December 24, 2023
The six types of online communities
- Brand: A successful brand identity will allow the desired audience to connect with your company. Brand communities help these like-minded individuals to connect based on their common appreciation for your work.
- Support: Ever done a quick review search before buying something online? Many users take to social networks such as Reddit to ensure they’re making the right choice. Companies with their own support communities are able to provide the best-quality advice to customers.
- Learning: Many get the most out of learning when with others that also want to grow. Therefore, a learning community creates an opportunity for students, teachers, and staff members to come together to discuss a shared goal.
- Social: A virtual soiree of sorts, social communities provide a place for people to discuss all sorts of topics: politics, music, fashion. More specific social communities exist within this category, such as spaces for music-lovers to discuss their favourite artists and songs.
- Networking: Networking communities are for users who are actively seeking to connect with people like them, such as professionals seeking others within their industry, or patients diagnosed with the same illness.
- Fans: Fan communities form around common favouritism. This could be for a book or movie, or musician or YouTuber. While most groups are usually open, some creators are using their fan base to build privatised online communities in platforms such as Patreon.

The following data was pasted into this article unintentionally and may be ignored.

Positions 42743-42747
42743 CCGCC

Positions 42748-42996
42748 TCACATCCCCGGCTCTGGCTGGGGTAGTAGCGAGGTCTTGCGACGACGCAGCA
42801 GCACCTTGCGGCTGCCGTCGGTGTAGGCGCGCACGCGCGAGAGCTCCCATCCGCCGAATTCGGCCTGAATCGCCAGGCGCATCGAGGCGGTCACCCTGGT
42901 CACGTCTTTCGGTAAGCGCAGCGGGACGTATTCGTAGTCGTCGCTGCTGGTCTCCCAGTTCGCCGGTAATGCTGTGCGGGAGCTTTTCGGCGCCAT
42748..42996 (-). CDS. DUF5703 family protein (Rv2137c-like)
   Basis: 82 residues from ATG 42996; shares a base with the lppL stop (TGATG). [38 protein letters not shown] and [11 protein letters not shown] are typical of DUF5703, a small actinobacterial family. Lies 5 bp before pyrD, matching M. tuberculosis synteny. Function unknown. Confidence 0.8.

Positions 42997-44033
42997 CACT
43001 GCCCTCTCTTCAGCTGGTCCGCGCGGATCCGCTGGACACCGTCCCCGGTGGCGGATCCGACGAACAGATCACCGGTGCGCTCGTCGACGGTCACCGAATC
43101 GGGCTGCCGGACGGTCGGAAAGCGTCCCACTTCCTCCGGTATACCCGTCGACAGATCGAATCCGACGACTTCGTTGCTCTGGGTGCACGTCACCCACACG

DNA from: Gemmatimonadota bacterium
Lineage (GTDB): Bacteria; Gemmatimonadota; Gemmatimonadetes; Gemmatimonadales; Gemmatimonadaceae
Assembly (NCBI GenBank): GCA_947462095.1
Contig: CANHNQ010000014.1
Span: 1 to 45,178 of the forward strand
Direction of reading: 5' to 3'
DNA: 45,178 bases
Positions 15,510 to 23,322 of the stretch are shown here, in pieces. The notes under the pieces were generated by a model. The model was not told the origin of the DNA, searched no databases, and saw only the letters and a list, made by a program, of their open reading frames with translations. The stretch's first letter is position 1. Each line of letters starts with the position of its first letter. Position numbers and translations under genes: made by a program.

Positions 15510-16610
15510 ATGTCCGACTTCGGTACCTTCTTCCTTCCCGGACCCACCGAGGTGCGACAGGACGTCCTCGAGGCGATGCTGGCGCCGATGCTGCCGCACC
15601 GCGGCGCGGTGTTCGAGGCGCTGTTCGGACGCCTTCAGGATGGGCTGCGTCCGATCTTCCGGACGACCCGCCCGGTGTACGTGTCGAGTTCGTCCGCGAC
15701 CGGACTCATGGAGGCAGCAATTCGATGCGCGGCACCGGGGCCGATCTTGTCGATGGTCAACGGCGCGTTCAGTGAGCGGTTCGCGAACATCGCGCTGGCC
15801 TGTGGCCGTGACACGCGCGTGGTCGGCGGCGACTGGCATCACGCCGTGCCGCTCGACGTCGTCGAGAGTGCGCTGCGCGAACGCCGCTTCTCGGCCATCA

Four Ways Social Intelligence Can Help You To Build A Successful Online Community
Each of the above categories requires so much more than just a social media presence. Here are four ways that social intelligence can help to build your online community:
1. Identify key influencers
2. Find new trends
If something happens in your area of interest, your community should be the first to know about it. For that reason, it’s essential that you keep up-to-date with trending topics. This, combined with your existing knowledge and experience, will allow you to position yourself as a thought leader. It sounds terribly cliche, but even online communities are built on trust. Therefore, your members need to see that you have something to offer them in return for their engagement.
3. Locate your audience
4. Boot your engagement
A successful community is an active one. You shouldn’t just let your members do all the hard work, either. Boost engagement by encouraging members to share content, such as competitions or memes, on their own social media – and don’t forget to reward them for their activity! To create shareable content, you need to know what your audience is most responsive to. For example, what they find funny, or what prize is worth it. In addition, it is always helpful to find out what your audience members consider to be an acceptable repayment for their buy-in.
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